Technology in recent years has allowed people to use phones to store credit cards, boarding passes, concert tickets and proof of coronavirus vaccinations. Going digital for driver’s licenses is inevitable, transportation officials say, noting that in many jurisdictions, such as the District, residents already provide proof of insurance and car registration through apps.
“We are moving to a digital space, and the driver’s license can operate securely in that space as well,” said Gabriel Robinson, director of the D.C. Department of Motor Vehicles. “This is indeed the direction that the federal government and our state partners around the country are moving … and we want to be a part of that evolution.”
More than 20 states have considered, tested or launched digital versions of driver’s licenses. Apple has announced plans to include a digital license feature in its software early next year as part of a partnership with several states — including Arizona, Connecticut, Georgia, Iowa, Kentucky, Maryland, Oklahoma and Utah — to roll out driver’s licenses and state IDs in Apple Wallet on the iPhone and Apple Watch.
The Transportation Security Administration also has signaled support. The federal agency will pilot a program to enable the use of the digital version of credentials at some airport security lanes. A timeline for implementation hasn’t been announced.
In the District, DMV officials said the agency is developing a platform that would host the credentials. Robinson declined to provide a timeline for when a digital license would be available to residents, citing the need for the council to pass the bill.
The council voted unanimously Nov. 2 to approve the measure and is expected to give it final approval Tuesday. Mayor Muriel E. Bowser (D), who proposed the bill, is expected to sign it into law.
According to city officials, such a system would communicate in real time with the DMV database. Anyone with an expired license would lose the ability to use a digital version on their device.
“The law in no way requires anybody to show their license or ID via a mobile device,” D.C. Council member Mary M. Cheh (D-Ward 3), who chairs the panel’s transportation committee, said at a council meeting last month. “Physical credentials will still work just as they always have, and the DMV has no plans to change that.”
The measure has faced no significant opposition, but some have raised concerns about potential impacts on privacy and on people of color.
A racial equity assessment of the proposal issued in October was inconclusive about effects on Black residents and other people of color. However, the report pointed to data that shows a majority of stops that D.C. police make involve Black people, and noted that “allowing an electronic version of identification as an option to be used in place of a physical form of identification adds an additional variable into interactions such as police stops.”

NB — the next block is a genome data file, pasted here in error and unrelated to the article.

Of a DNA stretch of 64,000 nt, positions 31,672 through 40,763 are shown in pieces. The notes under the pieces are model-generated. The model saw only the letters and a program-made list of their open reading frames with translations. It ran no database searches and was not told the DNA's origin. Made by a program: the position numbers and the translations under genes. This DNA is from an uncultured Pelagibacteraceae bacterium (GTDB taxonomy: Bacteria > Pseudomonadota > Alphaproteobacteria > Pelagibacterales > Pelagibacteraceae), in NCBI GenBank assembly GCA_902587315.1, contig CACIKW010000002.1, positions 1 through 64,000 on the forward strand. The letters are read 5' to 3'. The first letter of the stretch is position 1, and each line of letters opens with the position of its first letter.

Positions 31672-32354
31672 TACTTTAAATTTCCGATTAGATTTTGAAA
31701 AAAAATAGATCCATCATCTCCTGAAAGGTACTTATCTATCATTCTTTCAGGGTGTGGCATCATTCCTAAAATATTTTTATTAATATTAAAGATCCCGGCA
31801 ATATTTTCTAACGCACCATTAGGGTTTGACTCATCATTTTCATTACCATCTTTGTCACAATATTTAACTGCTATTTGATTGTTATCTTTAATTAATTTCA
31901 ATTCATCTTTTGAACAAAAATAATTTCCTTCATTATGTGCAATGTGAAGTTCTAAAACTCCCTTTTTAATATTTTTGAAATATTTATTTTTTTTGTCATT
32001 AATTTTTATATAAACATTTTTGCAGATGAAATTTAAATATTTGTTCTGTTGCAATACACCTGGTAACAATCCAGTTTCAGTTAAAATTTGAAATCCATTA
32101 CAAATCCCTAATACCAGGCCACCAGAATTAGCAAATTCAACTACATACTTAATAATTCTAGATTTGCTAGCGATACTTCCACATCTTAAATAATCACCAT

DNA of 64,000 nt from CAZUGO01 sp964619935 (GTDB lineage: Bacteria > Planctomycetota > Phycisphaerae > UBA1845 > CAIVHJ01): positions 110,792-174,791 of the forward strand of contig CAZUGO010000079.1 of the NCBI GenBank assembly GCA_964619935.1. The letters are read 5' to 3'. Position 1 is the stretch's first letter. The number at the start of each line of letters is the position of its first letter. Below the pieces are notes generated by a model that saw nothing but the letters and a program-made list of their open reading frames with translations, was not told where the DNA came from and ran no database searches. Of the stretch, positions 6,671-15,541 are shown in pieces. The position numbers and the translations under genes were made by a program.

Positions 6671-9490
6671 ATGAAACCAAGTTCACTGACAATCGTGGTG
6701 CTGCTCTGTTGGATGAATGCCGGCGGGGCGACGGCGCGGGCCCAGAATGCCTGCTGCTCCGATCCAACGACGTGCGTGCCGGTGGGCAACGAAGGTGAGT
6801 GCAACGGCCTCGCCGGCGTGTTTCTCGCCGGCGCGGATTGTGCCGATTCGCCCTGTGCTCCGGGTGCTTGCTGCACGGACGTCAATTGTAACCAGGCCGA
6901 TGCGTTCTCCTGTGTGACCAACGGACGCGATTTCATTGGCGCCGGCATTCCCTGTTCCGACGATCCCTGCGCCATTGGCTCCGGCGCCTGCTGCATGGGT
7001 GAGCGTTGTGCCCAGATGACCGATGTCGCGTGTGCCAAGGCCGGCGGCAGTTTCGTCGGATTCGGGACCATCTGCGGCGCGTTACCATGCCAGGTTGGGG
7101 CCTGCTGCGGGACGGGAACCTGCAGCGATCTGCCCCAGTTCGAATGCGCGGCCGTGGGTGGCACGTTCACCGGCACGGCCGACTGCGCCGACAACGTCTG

It added that “should a resident decide to use an electronic device to show their license or permit to MPD and need to reach or search their car for the device, the resident is then put at risk of an officer believing that the resident is reaching for a weapon.”
D.C. Council member Robert C. White Jr. (D-At Large) voiced concern last month about digital identifications opening opportunities for unlawful or unconstitutional searches and seizures by police. He also worried that if a driver gives a phone to a police officer to check a license, the officer could then look at other items on the phone.
“I do think that this is a forward-looking bill. I think we have to believe that the entire country is going to move in this direction. But the concern here, I think, is a real one,” said White, who is running for mayor.
Cheh said the proposal addresses that concern. It states, “The presentation of a license, permit or identification card on a cellular telephone or other portable electronic device shall not constitute consent for a law enforcement officer to access any other content on the cellular telephone or other portable electronic device.”
The DMV is working with D.C. police to educate officers on what the digital license and ID will look like, Cheh said.
The Maryland General Assembly passed a similar bill two years ago authorizing the Motor Vehicle Administration to issue electronic credentials. The agency is developing a digital credential that would be widely available to Maryland residents, spokeswoman Whitney Nichels said.
Virginia in 2016 ran a pilot program to test the use of digital credentials, concluding it was “technically feasible” to provide the option. The Virginia Department of Motor Vehicles said that program paved the way for current efforts to develop a mobile driver’s license.
Robinson said the digital option will add a level of convenience for residents, saying he expects it will be widely embraced.
“You can leave your wallet or purse at home, but most of us will not forget our phone,” he said. “Once the public gets their ability to have a digital credential, we do feel adoption will be widespread pretty quickly.”